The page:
By Terry Wallace
In order to grow a successful garden you must have moisture and up until June 20’s rain event, our only source of moisture was from a hose. As stated in “Record breaking rainfall hits Elk Valley” by Angela Treharne, June 20’s rainfall accounted for 101mm, smashing the previous record. It was enough to spiral Fernie back into a boil water advisory, force the evacuation of the communities along the Elk river and permanently alter its course to an unrecognizable meander. Prior to the rain I was caught saying “we need rain bad!” and it turns out we received a full months rainfall over the course of a few days.
The Elk Valley definitely has variable spring temperatures. This year has been a dry and warm spring, it’s been a treat for gardeners and their gardens. Canadian Tire, Home Hardware and the Garden Centre have all been busy as most people have been out shopping buying plants, lawn mowers and other landscaping items. You yourself probably even went out and bought yourself a brand new hose because your old one leaked or was kinked and if you are like me, as soon as you tightened down your new hose and turned on the faucet you expected flawless action, but in fact you ended up with that same unexplainable, mysterious leak.
Up until May 1 of this year I hadn’t had a yard to garden in for some time. However working in a garden centre and growing up gardening I knew that I had to be begin by gathering information about the climate to start a garden. I started by looking up the plant hardiness zone. Fernie is a 5a, but given its location and susceptibility to rare weather events I’d take the 5a with a grain of salt, as May 27 was a prime example of an unlikely yet likely snow event. Fernie’s hardiness means you can grow most veggies you buy at the grocery store; cucumbers, potatoes, carrots, peas, beans and corn but this is just a small list of what you can actually grow. By comparison the Okanagan is a 7, Calgary’s a 4 and Cambridge Ontario, the town I grew up in is a 6. The number refers to how many frost free days an area receives, Fernie’s in a good location.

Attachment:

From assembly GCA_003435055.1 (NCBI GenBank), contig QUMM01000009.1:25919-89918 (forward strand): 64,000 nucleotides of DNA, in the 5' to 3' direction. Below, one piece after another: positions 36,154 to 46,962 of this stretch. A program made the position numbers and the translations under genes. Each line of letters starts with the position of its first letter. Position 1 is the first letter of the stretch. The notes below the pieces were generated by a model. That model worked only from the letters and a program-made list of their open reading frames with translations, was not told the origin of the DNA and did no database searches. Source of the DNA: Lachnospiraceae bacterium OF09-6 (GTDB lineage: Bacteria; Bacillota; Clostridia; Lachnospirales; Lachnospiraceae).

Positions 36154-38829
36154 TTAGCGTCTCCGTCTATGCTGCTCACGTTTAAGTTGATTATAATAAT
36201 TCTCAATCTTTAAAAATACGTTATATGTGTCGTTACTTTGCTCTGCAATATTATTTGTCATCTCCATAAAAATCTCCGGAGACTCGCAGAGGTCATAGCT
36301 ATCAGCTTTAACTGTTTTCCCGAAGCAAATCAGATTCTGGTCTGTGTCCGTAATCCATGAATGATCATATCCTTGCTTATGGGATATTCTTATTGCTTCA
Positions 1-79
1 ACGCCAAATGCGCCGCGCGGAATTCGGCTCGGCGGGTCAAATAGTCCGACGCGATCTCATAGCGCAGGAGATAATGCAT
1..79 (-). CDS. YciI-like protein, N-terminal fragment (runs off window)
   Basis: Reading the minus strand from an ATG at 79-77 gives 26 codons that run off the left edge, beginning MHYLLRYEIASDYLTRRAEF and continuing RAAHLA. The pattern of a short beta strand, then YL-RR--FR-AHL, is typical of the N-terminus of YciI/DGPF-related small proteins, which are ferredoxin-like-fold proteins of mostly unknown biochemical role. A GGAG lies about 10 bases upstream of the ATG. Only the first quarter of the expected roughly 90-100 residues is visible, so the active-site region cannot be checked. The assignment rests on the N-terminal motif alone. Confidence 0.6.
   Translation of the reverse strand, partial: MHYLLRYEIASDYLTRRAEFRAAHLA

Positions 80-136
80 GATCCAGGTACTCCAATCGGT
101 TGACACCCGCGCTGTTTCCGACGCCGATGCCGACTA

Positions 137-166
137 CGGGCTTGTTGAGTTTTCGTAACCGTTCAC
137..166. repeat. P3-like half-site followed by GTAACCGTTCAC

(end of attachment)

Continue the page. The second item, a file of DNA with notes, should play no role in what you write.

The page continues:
It is important to be choosy about what and when you water as every plant requires different amounts of moisture. Also the locations in your garden(s) will each have their own drainage and sunlight characteristics. When you first plant those seeds give them a good shot of water to help them germinate. Don’t water them too much though as the seeds may rot. After the plant plan on watering in the mornings or evenings as less water will be wasted through evaporation.
If you want to be proactive about the environment and still water your garden and or lawn, start using a rain barrel. Fernie does not offer a rain barrel program but where I grew up and a lot of other towns across Canada, there are rain barrel programs. These programs are set up to either give rain barrels away to the public free of charge or in other cases for a small fee. Seeing as there isn’t a program you can always buy one from the local gardening store or if you are adventurous you can even try to make one yourself. Wasting water will only cost taxpayers money!
In the end we definitely needed the rain. Was it useful to our gardens? Maybe a little bit but that rain over a few weeks would have been more beneficial. I guess as new small-scale farmers the weather is everything. Too much is bad and not enough can be worse but this year we have been ok. So if it starts to rain as it did on June 20, get a hat and your rubber boots on and have a beer. If it doesn’t, keep an eye on your garden and prep your hose.